- Texte intégral [pdf]

**Lundi 9 novembre 2020 16:00-17:15****RENAULT Jérôme**(TSE) :__Approximate Maximum Likelihood for Complex Structural Models__**Co-authors: D.T. Frazier and V. Czellar**- RésuméIndirect Inference (I-I) is a popular technique for estimating complex parametric models whose likelihood function is intractable, however, the statistical efficiency of I-I estimation is questionable. While the efficient method of moments, Gallant and Tauchen (1996), promises efficiency, the price to pay for this efficiency is a loss of parsimony and thereby a potential lack of robustness to model misspecification. This stands in contrast to simpler I-I estimation strategies, which are known to display less sensitivity to model misspecification precisely due to their focus on specific elements of the underlying structural model. In this research, we propose a new simulation-based approach that maintains the parsimony of I-I estimation, which is often critical in empirical applications, but can also deliver estimators that are nearly as efficient as maximum likelihood. This new approach is based on using a constrained approximation to the structural model, which ensures identification and can deliver estimators that are nearly efficient. We demonstrate this approach through several examples, and show that this approach can deliver estimators that are nearly as efficient as maximum likelihood, when feasible, but can be employed in many situations where maximum likelihood is infeasible.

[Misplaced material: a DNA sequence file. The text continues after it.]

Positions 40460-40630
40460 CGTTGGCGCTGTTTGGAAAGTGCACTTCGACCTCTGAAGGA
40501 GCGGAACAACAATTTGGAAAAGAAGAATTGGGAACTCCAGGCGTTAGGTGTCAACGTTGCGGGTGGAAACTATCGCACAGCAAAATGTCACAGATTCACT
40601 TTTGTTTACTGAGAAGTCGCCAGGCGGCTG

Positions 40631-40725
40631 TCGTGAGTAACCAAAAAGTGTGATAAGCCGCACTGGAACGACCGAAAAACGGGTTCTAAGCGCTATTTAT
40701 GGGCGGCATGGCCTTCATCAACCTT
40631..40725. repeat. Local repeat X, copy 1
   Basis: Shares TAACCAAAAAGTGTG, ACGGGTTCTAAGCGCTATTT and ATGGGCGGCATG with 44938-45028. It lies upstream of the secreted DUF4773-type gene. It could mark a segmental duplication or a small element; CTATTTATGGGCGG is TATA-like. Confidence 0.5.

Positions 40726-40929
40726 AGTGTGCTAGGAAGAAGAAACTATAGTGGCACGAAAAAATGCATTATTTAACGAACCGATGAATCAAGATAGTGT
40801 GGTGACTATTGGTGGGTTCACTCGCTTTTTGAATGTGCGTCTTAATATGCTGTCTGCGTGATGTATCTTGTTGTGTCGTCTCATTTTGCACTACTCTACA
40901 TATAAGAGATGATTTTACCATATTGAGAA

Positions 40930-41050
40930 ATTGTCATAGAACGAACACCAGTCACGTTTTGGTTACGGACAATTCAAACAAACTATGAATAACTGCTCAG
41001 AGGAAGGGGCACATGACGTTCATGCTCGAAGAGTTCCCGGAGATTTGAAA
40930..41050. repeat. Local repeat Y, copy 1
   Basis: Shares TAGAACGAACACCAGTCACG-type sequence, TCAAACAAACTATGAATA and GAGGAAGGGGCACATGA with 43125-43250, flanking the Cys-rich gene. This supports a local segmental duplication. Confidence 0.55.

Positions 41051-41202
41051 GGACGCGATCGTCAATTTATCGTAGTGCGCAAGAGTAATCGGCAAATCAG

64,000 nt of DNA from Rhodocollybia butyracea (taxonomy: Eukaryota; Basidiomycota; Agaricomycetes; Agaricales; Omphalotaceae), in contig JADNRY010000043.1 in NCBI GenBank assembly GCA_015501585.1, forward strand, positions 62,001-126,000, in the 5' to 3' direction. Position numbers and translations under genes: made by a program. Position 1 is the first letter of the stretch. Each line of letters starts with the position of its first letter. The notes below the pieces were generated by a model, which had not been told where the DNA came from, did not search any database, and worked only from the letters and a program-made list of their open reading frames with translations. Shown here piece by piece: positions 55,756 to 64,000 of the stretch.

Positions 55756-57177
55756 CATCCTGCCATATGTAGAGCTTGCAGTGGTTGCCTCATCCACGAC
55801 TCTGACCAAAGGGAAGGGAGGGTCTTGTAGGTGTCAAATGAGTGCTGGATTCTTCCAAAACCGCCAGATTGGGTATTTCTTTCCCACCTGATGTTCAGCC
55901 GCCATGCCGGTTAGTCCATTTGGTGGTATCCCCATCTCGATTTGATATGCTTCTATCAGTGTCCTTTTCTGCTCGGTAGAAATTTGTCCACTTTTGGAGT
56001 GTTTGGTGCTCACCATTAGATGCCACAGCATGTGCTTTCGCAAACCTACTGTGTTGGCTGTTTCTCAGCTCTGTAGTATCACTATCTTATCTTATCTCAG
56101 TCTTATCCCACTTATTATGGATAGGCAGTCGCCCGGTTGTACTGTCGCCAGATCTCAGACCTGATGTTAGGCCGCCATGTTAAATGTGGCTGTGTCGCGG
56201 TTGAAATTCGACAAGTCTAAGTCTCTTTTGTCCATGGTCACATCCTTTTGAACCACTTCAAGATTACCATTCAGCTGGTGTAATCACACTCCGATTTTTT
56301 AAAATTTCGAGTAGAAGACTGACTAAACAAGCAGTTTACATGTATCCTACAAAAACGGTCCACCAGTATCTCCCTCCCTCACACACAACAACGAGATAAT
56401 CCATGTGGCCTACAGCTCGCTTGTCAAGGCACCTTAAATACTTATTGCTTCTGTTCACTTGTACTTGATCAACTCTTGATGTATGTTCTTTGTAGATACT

- Texte intégral [pdf]

**Lundi 12 octobre 2020 16:00-17:15**- on line
**GUNSILIUS Florian**(University of Michigan) :__Distributional synthetic controls__- RésuméThis article extends the method of synthetic controls to probability measures. The distribution of the synthetic control group is obtained as the optimally weighted barycenter in Wasserstein space of the distributions of the control groups which minimizes the distance to the distribution of the treatment group. It can be applied to settings with disaggregated- or aggregated (functional) data. The method produces a generically unique counterfactual distribution when the data are continuously distributed. A basic representation of the barycenter provides a computationally efficient implementation via a straightforward tensor-variate regression approach. In addition, identification results are provided that also shed new light on the classical synthetic controls estimator. As an illustration, the method provides an estimate of the counterfactual distribution of household income in Colorado one year after Amendment 64.
- Texte intégral [pdf]

**Lundi 14 septembre 2020 16:00-17:15****KAMAT Vishal**(Toulouse School of Economics) :__Estimating the Welfare Effects of School Vouchers__**Co-author: S. Norris**- RésuméWe analyze the welfare effects of voucher provision in the DC Opportunity Scholarship Program (OSP), a school voucher program in Washington, DC, that randomly allocated vouchers to students. To do so, we develop new discrete choice tools to show how to use data with random allocation of school vouchers to characterize what we can learn about the welfare benefits of providing a voucher of a given amount, as measured by the average willingness to pay for that voucher, and these benefits net of the costs of providing that voucher. A novel feature of our tools is that they allow specifying the relationship of the demand for the various schools with respect to prices to be entirely nonparametric or to be parameterized in a flexible manner, both of which do not necessarily imply that the welfare parameters are point identified. Applying our tools to the OSP data, we find that provision of the status-quo as well as a wide range of counterfactual voucher amounts has a positive net average benefit. We find these positive results arise due to the presence of many low-tuition schools in the program, removing these schools from the program can result in a negative net average benefit.
- Texte intégral [pdf]